Interpreting PISA - Understanding national educational improvement

Ambitious curricula, aligned assessment and a focus on all students are the key to educational improvement, a Cambridge Assessment Network seminar has heard. 

Portugal has been highlighted as a success story in curriculum and educational reform, in particular due to the country’s leap in PISA (Programme for International Student Assessment) test scores between 2006 and 2015. During the latter half of this period Portugal was able to achieve an outcome that many countries aspire to but few attain: increasing the share of top performers while simultaneously decreasing the share of low performers. 

Professor Nuno Crato OIH who served as the country’s Minister of Education and Science in Portugal from 2011 to 2015, shared his insights into the country’s success story at the seminar which attracted hundreds of participants from 59 countries.

Referring to his published work on the country's experience, he said that “everything starts with the curriculum”. This meant that schools needed a demanding curriculum, centred on essential subjects with “knowledge at the base”. Frequent assessment was also essential, he said – ideally around school grades six, nine and twelve. “Evaluation is an incentive – it’s a key part of system improvement,” he said. 

Another key part was a “programme to fight failure”. This included intervention at first difficulties, special hours and temporary groupings for those who were struggling – although this did not mean tracking or streaming pupils. “This intervention is based on the concept that everybody can reach a reasonable level,” he said. 

The last part of the formula that saw Portuguese success was school autonomy. Prof Crato said that although autonomy could have different meanings in different countries and contexts, in Portugal it was achieved by giving schools incentives such as credits for supporting students in difficulty and evaluating results instead of trying to control the processes.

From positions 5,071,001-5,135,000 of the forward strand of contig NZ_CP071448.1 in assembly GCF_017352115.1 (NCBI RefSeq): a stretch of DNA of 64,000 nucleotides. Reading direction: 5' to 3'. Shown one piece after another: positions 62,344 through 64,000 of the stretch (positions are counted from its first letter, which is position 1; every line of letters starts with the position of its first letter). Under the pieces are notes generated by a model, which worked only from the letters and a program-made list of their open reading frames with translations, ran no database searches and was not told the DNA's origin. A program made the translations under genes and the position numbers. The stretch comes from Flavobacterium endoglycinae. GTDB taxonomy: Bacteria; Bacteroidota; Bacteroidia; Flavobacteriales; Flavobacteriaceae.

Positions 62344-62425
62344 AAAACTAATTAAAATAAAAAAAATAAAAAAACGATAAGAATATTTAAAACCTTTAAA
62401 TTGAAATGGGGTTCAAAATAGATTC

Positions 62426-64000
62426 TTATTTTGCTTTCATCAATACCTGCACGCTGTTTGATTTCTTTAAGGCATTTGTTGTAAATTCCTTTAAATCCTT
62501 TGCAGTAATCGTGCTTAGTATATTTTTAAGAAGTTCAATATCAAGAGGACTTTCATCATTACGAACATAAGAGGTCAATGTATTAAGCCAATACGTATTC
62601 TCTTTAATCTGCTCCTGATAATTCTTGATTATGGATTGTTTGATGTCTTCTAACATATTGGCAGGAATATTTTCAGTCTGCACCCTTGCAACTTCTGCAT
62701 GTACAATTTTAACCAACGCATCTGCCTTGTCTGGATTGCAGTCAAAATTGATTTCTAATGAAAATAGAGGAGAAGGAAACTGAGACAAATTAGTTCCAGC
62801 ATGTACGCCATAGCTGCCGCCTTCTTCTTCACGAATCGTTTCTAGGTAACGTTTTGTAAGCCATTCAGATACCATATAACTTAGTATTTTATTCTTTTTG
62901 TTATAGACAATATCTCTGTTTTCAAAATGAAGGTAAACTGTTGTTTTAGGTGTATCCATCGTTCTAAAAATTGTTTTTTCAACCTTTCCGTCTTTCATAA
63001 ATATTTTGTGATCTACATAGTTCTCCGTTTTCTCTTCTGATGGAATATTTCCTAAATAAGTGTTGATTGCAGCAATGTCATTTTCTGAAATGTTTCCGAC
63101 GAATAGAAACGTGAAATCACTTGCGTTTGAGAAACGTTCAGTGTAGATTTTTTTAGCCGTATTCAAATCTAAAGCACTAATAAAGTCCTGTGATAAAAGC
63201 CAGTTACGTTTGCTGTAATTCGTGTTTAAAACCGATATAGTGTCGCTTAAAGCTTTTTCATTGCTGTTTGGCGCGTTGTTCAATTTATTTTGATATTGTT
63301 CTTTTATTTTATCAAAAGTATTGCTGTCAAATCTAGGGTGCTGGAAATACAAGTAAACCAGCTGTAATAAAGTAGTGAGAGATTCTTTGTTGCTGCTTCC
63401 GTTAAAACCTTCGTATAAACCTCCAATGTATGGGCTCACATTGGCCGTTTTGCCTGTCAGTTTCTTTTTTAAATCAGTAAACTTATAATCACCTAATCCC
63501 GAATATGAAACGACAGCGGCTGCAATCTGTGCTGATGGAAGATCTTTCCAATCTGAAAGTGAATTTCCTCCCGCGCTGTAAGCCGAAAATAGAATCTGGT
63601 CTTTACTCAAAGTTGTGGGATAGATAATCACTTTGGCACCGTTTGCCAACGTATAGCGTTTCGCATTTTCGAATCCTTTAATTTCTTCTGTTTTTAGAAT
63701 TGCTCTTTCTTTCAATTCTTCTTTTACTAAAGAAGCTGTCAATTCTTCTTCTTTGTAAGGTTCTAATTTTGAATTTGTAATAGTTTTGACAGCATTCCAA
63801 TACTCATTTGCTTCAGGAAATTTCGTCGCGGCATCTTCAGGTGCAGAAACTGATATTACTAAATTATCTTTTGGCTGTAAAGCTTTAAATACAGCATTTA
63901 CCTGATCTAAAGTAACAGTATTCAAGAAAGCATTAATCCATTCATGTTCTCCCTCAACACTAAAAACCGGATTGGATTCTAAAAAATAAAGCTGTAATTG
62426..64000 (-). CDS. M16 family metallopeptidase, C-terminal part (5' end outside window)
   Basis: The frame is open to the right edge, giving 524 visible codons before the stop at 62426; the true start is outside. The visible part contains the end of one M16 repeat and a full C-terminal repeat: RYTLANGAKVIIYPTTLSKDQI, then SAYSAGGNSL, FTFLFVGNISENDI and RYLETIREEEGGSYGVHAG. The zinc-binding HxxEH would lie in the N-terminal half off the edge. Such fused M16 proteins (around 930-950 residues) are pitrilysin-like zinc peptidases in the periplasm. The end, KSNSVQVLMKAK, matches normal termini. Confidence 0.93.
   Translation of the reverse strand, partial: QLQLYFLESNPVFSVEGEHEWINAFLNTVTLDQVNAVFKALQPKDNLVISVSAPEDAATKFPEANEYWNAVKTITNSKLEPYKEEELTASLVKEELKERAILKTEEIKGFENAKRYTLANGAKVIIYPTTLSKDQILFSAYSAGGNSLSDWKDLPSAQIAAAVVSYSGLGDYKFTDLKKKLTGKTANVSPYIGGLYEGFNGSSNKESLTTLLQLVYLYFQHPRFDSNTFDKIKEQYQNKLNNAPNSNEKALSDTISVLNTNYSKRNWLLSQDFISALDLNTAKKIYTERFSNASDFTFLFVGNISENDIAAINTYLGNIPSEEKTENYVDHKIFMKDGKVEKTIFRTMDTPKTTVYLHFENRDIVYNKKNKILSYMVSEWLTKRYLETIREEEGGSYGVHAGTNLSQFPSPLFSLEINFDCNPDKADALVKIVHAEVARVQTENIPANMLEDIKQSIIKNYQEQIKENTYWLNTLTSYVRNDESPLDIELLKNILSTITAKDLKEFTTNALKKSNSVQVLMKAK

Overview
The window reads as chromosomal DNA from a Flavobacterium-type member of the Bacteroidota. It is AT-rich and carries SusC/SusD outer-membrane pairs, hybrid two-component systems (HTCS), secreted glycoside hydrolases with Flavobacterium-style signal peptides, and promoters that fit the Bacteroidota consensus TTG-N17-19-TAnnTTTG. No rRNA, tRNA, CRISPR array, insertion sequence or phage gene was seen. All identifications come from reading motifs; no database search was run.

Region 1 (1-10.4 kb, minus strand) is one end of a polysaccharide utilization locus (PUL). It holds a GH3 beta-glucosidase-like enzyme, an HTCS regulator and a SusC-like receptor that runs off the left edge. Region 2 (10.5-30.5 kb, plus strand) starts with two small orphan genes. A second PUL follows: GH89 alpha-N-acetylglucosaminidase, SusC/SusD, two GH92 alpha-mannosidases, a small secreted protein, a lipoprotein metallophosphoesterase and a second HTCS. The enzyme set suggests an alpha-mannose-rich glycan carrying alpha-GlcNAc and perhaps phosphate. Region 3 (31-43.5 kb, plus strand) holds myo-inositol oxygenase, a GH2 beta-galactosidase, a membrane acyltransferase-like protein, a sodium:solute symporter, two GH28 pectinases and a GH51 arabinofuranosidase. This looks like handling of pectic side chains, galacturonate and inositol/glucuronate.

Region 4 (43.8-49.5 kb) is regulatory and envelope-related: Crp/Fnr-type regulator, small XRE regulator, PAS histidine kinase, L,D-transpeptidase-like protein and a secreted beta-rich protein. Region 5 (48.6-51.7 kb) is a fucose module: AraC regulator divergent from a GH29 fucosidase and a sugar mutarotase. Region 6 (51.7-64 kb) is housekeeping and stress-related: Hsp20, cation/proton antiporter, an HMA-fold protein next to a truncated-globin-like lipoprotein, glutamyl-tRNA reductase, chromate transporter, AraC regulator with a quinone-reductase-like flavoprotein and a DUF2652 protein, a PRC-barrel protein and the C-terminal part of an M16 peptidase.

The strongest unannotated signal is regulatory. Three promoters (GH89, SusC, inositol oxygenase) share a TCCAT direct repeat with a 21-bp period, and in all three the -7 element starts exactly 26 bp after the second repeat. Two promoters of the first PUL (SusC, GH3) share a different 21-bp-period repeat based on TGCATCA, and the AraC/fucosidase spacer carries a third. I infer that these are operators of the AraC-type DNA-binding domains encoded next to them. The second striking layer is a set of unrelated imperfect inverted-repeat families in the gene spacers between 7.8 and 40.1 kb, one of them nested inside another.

Introducing the talk, Cambridge Assessment’s Director of Assessment Research and Development Tim Oates CBE said that Prof. Crato’s work was particularly important because it highlighted the importance of understanding time lags between policy interventions and educational outcomes. Tim himself has done a lot of research in this area, such as his analysis of Finland’s PISA outcomes ‘Finnish Fairy Stories’. 

“What Nuno does is look at the actions which were taken in Portugal at a particular time and when the impacts subsequently emerge in the data,” said Tim.  “There was much discussion by the OECD [the organisation that runs PISA tests] of Finland being a particular success, then Poland, Portugal and now Estonia, but throughout those countries being championed I think there has been confusion about which policy has resulted in which outcome and we are seeing that quite tangibly now.”

The talk coincided with the release of a book edited by Prof Crato that Tim has contributed a chapter to. Improving a Country’s Education is an open access book and therefore can be downloaded for free from the publishers Springer.

The talk was followed by a comprehensive question and answer session. You can watch the talk back by clicking on the link above.

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Research Matters is our free biannual publication which allows us to share our assessment research, in a range of fields, with the wider assessment community.

Research Matters

Research Matters is our free biannual publication which allows us to share our assessment research, in a range of fields, with the wider assessment community.

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